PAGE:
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Old 07-01-2008, 12:23 PM
Ramius Ramius is offline
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Default Wood Gas: How to Run Your Engine on Firewood



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In try to find ways to beat the oil price crunch, I have come across a seemingly simple device called a wood gas generator. The basic principle is to collect the gas emissions from burning wood, filter it, and then connect it to an engine manifold. Devices such as these were in widespread use in Europe during WWII, when conventional liquid fuels were unavailable. Many people converted their cars, trucks, tractors, generators, and other engines to run on wood gas. Most of the wood gas generators were constructed out of whatever materials could be scavenged for little to no cost. After watching a few videos on YouTube, I came across a reference to a publication produced by FEMA in 1989 (“Construction of a Simplified Wood Gas Generator for Fueling Internal Combustion Engines in a Petroleum Emergency”) on how to construct a simple generator in times of crisis and limited fuel supply.

Here’s the link:
http://www.global-greenhouse-warming..._generator.pdf

After a brief review of the instructions, this does not appear to be overly complicated to build. It is certainly not out of the realm for us common folk with some degree of mechanical skills.
Old 07-01-2008, 01:16 PM
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Straight Razor Straight Razor is offline
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Yes and no.... WWII... on gasoline fueled vehicles simple carburetors... no sensors, no fuel injectors, no computers... I think the Yugo, which really was a great car, was the last car with a true carburetor. Vehicles rigged to run on LP gas might do better with wood gas.
Old 07-01-2008, 01:42 PM
Jericho Jericho is offline
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Hmmmm, an old Suburban with carbeurated engine.....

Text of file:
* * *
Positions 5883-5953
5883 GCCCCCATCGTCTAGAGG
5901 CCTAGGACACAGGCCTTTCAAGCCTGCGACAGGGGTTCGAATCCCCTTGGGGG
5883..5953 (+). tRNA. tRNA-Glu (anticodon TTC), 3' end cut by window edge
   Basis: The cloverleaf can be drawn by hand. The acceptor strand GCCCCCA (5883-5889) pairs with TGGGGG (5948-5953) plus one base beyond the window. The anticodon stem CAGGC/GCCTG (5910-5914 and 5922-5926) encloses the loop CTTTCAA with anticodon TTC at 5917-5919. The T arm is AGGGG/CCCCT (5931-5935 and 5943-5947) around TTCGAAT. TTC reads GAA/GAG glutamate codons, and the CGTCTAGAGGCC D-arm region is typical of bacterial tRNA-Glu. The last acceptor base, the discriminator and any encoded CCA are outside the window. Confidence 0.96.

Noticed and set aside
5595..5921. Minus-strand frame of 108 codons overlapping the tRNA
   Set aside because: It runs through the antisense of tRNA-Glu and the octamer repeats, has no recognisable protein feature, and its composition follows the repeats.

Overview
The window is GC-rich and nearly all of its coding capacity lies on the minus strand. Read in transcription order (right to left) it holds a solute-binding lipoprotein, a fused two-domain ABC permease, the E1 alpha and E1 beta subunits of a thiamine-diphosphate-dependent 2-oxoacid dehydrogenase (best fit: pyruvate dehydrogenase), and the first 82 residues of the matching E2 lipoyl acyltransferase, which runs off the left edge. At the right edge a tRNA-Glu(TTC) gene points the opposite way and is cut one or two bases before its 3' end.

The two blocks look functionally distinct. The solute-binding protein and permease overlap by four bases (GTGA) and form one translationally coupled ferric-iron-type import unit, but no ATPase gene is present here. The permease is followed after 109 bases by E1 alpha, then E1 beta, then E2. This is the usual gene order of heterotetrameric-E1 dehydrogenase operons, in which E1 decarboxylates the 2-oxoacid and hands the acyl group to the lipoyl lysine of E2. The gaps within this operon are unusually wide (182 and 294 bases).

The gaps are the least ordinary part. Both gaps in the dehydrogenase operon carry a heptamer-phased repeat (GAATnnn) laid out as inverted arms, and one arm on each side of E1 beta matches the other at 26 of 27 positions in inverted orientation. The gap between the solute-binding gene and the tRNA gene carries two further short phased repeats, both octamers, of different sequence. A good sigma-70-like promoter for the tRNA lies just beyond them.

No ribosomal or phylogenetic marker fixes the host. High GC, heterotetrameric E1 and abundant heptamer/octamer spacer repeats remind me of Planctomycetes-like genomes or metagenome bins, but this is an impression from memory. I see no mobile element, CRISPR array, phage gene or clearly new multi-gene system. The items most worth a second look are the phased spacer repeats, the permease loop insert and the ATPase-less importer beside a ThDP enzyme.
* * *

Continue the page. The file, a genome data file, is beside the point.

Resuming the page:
Old 07-01-2008, 03:46 PM
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my brother inlaw and I got a 55gal drum and decided to make one of these, wood gassifiers. we started simple with a simple stove pipe hopper and a colinder at the bottom for the coals. we didnt hook up a motor or anything, just wanted to see if we could ignite the gas's. well a word of caution, the motor creates sucktion, this is required, why ? cause else the gas all just sits in the 55gal drum till it explodes. lol.

after about 2min of us not being able to ignite the fumes coming out of the vent the top of the 55gal drum blew sky high, it landed probably 30ft away from us and both him and I both lost all our eye brows.

so yes it works, but you MUST either have a fan blower or a motor sucking the gas out of the drum or its super scary. we were both lucky we were not overtop of the drum lid when it blew.
Old 07-01-2008, 05:55 PM
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Quote:
Originally Posted by updatelee View Post
my brother inlaw and I got a 55gal drum and decided to make one of these, wood gassifiers. we started simple with a simple stove pipe hopper and a colinder at the bottom for the coals. we didnt hook up a motor or anything, just wanted to see if we could ignite the gas's. well a word of caution, the motor creates sucktion, this is required, why ? cause else the gas all just sits in the 55gal drum till it explodes. lol.

after about 2min of us not being able to ignite the fumes coming out of the vent the top of the 55gal drum blew sky high, it landed probably 30ft away from us and both him and I both lost all our eye brows.

so yes it works, but you MUST either have a fan blower or a motor sucking the gas out of the drum or its super scary. we were both lucky we were not overtop of the drum lid when it blew.
Eeek! That sounded like quite a scare! This is probably why the instructions by FEMA do call for a blower.
Old 07-01-2008, 08:28 PM
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ya in an effort to get it running as easily and cheaply as possible we skipped that step. I wouldnt recommend skipping that step. later as a cheap way of testing it we bought a small 8" clip fan at walmart for like $5. we were able to get a constant flame from the gas the wood burner created, I was surprised it worked so well for something so simple.

I never did find a motor to try it on though, maybe a friend will upgrade to a new mower, rototiller, etc and give me their old one
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